MCMINNVILLE, Ore. — Spangler Vineyards in Southern Oregon’s Umpqua Valley is scheduled to open a wine bar next month in downtown McMinnville.
The Oregon Liquor Control Commission has approved and posted the application today on the new storefront at 232 E. Third St., Patrick Spangler told Great Northwest Wine.
“Now the only thing I’m waiting for is approval by the city of McMinnville,” said the Roseburg winemaker. “I will try to open March 1 if possible.”
At the moment, it gives Spangler liquor licenses for three tasting rooms, which is allowed in Oregon. However, the opening of the McMinnville tasting room coincides with shuttering the satellite tasting room he opened in Newberg on Memorial Day weekend 2011.
“The key is to get people to try your wine,” he said. “I love McMinnville. This is a great location for us, right in the heart of Pinot Noir land, because I do virtually all big reds. And we’re going to bring our Bordeaux varieties up there.”
His new business is next-door to LaRambla — one of his favorite restaurants. However, his spot on the historic block also comes with a full kitchen, and Spangler plans to operate his McMinnville tasting room as a wine bar.
“We will be open noon to 7 p.m. so people can come and sit down, have a glass of wine and some food, like artisan cheese and small plates,” he said. “We want that 5-7 p.m. crowd, the couples who come in for a glass of wine before walking to dinner.”
A small number of wineries in Southern Oregon, among them Cliff Creek and Troon, recently have opened up tasting rooms in the Willamette Valley to be nearer the Portland metropolitan area.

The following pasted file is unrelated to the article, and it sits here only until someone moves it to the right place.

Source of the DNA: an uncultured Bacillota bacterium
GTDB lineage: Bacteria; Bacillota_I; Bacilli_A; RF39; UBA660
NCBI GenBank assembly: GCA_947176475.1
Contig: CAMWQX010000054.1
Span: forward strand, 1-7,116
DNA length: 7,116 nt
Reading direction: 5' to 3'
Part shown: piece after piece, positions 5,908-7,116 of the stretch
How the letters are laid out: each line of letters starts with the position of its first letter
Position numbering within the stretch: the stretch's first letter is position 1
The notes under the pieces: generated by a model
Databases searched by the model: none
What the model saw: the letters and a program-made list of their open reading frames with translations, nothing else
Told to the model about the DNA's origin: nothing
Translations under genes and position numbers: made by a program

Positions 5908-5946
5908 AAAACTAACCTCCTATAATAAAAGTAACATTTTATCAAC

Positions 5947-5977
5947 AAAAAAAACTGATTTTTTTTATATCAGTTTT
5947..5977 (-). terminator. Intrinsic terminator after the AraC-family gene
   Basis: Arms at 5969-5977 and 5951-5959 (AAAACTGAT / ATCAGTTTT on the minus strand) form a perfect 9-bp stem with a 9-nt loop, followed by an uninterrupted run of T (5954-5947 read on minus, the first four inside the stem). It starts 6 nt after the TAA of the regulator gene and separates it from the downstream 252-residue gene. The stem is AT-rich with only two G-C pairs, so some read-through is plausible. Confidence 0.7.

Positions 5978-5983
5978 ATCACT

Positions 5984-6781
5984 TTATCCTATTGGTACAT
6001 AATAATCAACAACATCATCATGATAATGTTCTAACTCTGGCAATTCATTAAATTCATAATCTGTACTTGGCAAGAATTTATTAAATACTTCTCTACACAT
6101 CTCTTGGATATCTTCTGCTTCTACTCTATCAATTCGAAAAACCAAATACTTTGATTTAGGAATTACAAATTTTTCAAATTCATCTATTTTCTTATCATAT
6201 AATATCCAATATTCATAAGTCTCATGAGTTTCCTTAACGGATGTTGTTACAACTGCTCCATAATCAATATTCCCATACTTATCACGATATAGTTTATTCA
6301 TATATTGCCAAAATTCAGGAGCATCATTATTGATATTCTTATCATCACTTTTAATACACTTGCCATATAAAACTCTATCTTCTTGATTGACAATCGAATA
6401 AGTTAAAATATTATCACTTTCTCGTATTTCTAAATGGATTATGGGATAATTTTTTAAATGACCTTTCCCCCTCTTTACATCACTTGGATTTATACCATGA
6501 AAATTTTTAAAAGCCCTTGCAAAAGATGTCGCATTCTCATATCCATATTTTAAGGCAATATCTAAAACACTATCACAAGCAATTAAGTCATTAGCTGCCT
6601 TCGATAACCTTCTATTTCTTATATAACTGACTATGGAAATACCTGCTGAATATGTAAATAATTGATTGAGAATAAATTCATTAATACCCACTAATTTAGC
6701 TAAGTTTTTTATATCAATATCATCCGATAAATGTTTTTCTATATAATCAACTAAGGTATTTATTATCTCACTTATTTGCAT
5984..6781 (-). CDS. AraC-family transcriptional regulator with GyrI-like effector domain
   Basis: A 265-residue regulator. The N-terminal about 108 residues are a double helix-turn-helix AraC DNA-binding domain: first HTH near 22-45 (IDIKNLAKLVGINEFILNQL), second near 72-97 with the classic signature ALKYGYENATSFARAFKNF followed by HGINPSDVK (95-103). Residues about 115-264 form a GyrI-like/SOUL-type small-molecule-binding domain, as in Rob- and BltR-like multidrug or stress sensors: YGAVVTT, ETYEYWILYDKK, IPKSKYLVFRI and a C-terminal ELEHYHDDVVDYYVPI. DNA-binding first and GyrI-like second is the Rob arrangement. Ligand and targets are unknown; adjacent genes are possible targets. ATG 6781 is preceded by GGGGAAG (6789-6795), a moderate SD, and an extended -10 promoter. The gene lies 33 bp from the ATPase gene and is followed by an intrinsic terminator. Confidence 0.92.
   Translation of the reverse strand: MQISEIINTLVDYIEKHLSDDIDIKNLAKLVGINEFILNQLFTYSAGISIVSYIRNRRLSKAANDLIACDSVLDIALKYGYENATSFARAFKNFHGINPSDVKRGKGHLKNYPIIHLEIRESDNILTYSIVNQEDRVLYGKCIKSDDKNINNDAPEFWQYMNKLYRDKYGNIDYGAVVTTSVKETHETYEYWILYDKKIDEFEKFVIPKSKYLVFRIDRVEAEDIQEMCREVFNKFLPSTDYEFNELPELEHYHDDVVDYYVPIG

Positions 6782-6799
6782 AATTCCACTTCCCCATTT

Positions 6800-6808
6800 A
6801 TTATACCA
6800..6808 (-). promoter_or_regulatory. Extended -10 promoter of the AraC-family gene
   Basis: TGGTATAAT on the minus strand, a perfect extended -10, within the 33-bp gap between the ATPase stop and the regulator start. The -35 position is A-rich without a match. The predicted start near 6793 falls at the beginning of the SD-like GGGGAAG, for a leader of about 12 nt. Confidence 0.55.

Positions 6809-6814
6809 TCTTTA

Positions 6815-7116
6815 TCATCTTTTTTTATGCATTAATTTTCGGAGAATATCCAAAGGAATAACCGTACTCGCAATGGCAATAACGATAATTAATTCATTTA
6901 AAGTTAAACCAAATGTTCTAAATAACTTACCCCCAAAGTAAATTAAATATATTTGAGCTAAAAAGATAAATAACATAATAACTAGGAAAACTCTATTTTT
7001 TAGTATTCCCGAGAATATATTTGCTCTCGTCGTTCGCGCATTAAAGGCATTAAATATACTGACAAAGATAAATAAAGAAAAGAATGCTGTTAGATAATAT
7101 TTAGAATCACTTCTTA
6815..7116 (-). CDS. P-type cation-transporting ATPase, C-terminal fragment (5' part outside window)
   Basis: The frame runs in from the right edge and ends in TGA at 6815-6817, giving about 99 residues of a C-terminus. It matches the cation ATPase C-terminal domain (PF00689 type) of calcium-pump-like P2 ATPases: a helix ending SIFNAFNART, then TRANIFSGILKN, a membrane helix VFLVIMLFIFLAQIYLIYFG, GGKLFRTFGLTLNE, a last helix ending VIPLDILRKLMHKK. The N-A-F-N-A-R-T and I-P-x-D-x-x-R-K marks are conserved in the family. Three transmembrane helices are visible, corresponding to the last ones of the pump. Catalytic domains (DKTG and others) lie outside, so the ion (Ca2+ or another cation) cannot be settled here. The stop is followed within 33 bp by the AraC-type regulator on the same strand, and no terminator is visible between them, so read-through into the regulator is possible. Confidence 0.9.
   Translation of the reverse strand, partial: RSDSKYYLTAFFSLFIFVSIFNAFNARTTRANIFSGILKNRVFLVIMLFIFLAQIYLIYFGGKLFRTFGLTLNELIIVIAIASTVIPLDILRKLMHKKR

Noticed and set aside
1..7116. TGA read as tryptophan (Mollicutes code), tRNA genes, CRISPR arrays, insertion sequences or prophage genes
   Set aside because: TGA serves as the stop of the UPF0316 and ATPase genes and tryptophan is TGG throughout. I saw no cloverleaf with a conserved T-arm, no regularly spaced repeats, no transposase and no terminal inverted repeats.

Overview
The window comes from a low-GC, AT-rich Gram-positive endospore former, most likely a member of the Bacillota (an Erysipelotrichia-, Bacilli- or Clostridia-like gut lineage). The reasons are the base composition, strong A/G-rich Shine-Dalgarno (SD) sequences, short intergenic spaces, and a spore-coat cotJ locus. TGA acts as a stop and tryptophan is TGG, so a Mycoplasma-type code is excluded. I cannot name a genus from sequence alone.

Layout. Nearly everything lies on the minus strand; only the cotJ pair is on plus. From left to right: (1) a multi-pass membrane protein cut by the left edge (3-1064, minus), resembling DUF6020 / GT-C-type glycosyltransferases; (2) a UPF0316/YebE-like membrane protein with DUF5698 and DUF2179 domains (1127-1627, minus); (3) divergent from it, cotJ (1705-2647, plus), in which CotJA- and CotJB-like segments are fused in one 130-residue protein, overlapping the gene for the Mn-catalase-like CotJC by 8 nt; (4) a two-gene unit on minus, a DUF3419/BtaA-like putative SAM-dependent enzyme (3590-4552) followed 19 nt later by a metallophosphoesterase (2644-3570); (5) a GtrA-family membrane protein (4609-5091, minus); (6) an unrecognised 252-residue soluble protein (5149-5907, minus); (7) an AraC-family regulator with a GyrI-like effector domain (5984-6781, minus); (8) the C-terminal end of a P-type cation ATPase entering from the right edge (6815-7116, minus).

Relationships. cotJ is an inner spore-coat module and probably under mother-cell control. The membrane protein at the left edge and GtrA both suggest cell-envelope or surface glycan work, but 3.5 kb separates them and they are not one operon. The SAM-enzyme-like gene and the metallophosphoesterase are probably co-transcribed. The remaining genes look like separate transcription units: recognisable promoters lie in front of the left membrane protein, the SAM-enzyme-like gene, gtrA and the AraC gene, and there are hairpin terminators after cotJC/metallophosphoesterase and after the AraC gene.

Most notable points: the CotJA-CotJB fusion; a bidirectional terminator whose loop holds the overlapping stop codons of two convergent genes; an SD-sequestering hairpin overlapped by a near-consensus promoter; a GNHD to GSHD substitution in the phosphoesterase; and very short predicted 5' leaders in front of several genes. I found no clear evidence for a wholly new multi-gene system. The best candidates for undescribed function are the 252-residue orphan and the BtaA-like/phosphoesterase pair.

“What big-name winery in Walla Walla doesn’t have a tasting room in Woodinville now?” Spangler said. “We’re trying to grow our business by word of mouth — or by tasting.”
In 2004, Spangler purchased LaGarza Cellars, moved to Roseburg and rebranded. Spangler quickly gained a reputation for award-winning work with Bordeaux varieties and makes 16 different wines among his annual production of 3,000 cases. He plans to rotate his offerings in McMinnville.
“People won’t come back if you offer the same four to six wines all the times, so we’ll change the lineup every 60 days,” he said. “Within a six-month period of time, someone will have been able to taste all of our wines.”
Spangler hired Elizabeth Pullen last summer for his Newberg tasting room, and she will be managing the wine bar, he said.
“We struggled with the first one in Newberg, but we have somebody that’s very talented running it now. That’s very important, and it works out great for her because she lives in McMinnville,” he said.
The OLCC, which received his application for McMinnville on Jan. 29, has been helpful, Spangler said. The opportunity to work with city government also was a factor in his move to McMinnville, he said.
“If the tasting room in is town, then the town gets to decide,” he said. “If it’s in the county, then it’s got to go in front of a planning commission. They typically meet only once a month, and then they may or may not decide on your application at that time. It can take months.”
A prime reason for Spangler’s target date of March 1 is to be fully operational before the 20th annual McMinnville Food and Wine Classic, scheduled for March 8-10.
“We stopped using distributors about three years ago after we lost a pallet of wine,” Spangler said. “Selling direct to the consumer is there where the fun is – and it’s where we make some money doing this.”
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